Asteroids may just seem like floating space rocks, but they’re actually far more interesting than this. Every year, 30 June marks International Asteroid Day, a day co-founded by big names like Stephen Hawking, Apollo 9 astronaut Rusty Scheweickart, and astrophysicist/ guitarist Brian May.
This International Asteroid Day, here’s a crash-course into these fascinating space objects:
- Asteroids, comets, and meteors are not the same thing!
While these words are often used synonymously, they are actually very different things. An asteroid is a small, inactive rock orbiting the Sun while a comet is a small, icy object with an atmosphere of dust and gas that vapourises in sunlight. A meteoroid is a small particle from an asteroid or a comet.
This means a meteor or a ‘shooting star’ is a meteoroid that enters Earth’s atmosphere. A meteorite is a meteoroid that survives Earth’s atmosphere to land on Earth’s surface.
- Asteroids aren’t capable of hosting human life.
Because of their weak gravity, asteroids aren’t even able to hold onto an atmosphere. In fact, they’re so small that the mass of all the asteroids in the Solar System is less than our moon, according to NASA. Some observations have shown ‘gullies’ on the surface of asteroids that may have been carved by water, but those claims are still being investigated.
- Asteroids are leftovers of the early Solar System.
Asteroids are said to be leftovers from the formation of our solar system over 4 billion years ago. The birth of Jupiter, the largest planet, prevented other planetary bodies from forming between Jupiter and Mars, causing objects there to collide with each other and break off into asteroids. This is where the ‘asteroid belt’ was formed.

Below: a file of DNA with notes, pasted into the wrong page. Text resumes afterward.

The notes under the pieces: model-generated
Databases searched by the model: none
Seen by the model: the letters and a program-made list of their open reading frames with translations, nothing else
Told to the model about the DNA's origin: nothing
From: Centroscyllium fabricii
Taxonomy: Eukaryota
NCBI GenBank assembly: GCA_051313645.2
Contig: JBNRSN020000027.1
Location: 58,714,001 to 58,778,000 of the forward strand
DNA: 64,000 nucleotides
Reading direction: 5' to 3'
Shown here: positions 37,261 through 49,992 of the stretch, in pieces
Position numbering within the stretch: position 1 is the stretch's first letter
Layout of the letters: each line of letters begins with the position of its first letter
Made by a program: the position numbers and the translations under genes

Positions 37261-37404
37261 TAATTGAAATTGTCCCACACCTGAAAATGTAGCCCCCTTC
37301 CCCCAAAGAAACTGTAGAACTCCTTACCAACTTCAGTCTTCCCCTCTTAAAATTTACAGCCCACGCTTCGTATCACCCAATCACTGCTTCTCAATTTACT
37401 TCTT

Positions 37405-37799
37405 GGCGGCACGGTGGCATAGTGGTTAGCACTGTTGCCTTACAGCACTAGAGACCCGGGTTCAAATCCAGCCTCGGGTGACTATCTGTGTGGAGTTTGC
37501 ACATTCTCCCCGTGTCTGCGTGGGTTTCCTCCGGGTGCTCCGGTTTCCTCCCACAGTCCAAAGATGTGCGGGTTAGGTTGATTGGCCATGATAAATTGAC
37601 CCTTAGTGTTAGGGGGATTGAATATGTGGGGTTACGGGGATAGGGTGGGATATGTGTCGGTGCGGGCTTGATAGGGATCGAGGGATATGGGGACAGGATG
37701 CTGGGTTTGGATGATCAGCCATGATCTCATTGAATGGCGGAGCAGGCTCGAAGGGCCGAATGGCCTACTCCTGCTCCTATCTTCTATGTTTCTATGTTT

- Asteroids can be dangerous, even civilization threatening.
Dozens of asteroids have been classified as ‘potentially hazardous’. Some of their orbits come close enough to Earth that they could be on the collision course with our planet if their movements are perturbed. If this happens in the next few decades, technology will have to be developed to explode or divert the asteroid. Remember what happened to the dinosaurs?
- We’ve managed to orbit and land on asteroids!
According to NASA, there are more than 10 spacecrafts that have flown by, orbited, or landed on asteroids. The NEAR Shoemaker mission in 2001 landed on the asteroid Eros while the Dawn mission in 2011 was the first to land on an asteroid. In 2005, Japan’s Hayabusa spacecraft was the first to return with samples from an asteroid, Itokawa.